Five planets (Mercury, Venus, Mars, Jupiter and Saturn) will be aligned and visible at dawn during this month.
©AU / AFP
Throughout the month of June, a rare alignment of the major planets will take place and will be visible to the naked eye. Mercury, Venus, Mars, Jupiter, Saturn meet in the sky at dawn.
Atlantico: For the first time in 18 years, five planets – Mercury, Venus, Mars, Jupiter and Saturn – will be aligned and visible at dawn throughout this month. How rare is this planetary parade phenomenon?
Anna Alter: The play with the five planets in line in order is quite rare on our scale, as this complete parade has not taken place in 18 years, and we live an average of 85.3 years for women, 79.3 years for men. But on a cosmic scale, we count for thousands, millions, or even billions of years, and it seems frequent, even banal … As Einstein said, everything is relative. However, it is worth watching planets go before dawn in a row of bulbs in order of their distance from the Sun. Do not hesitate to get up at 3 in the month of June, arm yourself if possible with binoculars and a little patience, the eyes must get used to the darkness to see clearly or rather to observe the luminous points protruding towards the star vault. And you can not go wrong with looking east over the horizon, they are advancing on the ecliptic, the plane in which this whole little world is evolving. The five planets known in antiquity met, in fact the seven are there and with the Earth under your feet it becomes eight, but Uranus and Neptune turn out because of their weakness only to professional and well-equipped amateurs, why the ancients had never seen them . You have, on the other hand, the entire solar system visible to them unfolded before your eyes. A beautiful procession arranged as follows: the small Mercury closest to the star of the day is level with the easternmost horizon, followed by going up a little by the beautiful Venus, which puts your eyes full of it, and then Mars arrives a little red higher, accompanied a little longer by the great Jupiter, easily recognizable, it is the brightest. Finally comes Saturn, which appears to be wearing a butterfly when viewed with a modest telescope like Galileo 412 years ago. It was in 1610, half a century later, when astronomers would have sufficiently powerful instruments, the Dutchman Christiaan Huygens would reveal that these are the rings that the star wears as decoration about life, and Jean-Dominique Cassini would discover in 1675 at the Paris Observatory that these concentric belts of pebbles are separated by a division bearing his name. In the second half of the 20th century we will know that all the giant planets have them, but that’s a different story….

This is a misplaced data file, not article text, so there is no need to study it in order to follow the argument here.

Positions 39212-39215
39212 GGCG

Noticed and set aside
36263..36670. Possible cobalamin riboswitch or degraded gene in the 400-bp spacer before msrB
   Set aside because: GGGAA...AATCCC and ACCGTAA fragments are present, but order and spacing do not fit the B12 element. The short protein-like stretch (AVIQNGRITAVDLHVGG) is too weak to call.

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When is the best time – and potentially the best place – to observe them from France? Are there things to know to get the best possible experience?
The best time is of course before sunrise and in the absence of the Moon, when the night is very dark. The right place, you can imagine, is far from the city lights, which prevent observation of the sky by shamelessly drowning out the faint stars. It does not matter where, as long as the horizon is clear and there are no clouds …
The planets will usually be visible to the naked eye, how do you recognize them in the sky?
These five are actually visible to the naked eye. We recognize them, 1) because unlike the stars they move and from one night to the next are not quite in the same place 2) since they do not produce light but reflect the sun, they do not blink. Easy to say, but not so easy to see. At least not all of them are in the same boat. Venus and Jupiter are very bright, after the Sun and the Moon they are the two most luminous celestial bodies, therefore easily recognizable. Mars, which almost always orbits next to one or the other or near Saturn, can be recognized by its reddish color, which contrasts with the yellowness of most stars … At the moment, as they say, are all visible at the end of the night … But the best thing is to check their position on a sky map or use an app like Night Sky X. Once you know where to look, you’ll find them.
What does this impression of alignment, literally, of the planets give?
The planets, each rotating at their own pace, randomly in their orbits, are at certain times grouped together on the same side of the Sun and share our corner of the sky at night …
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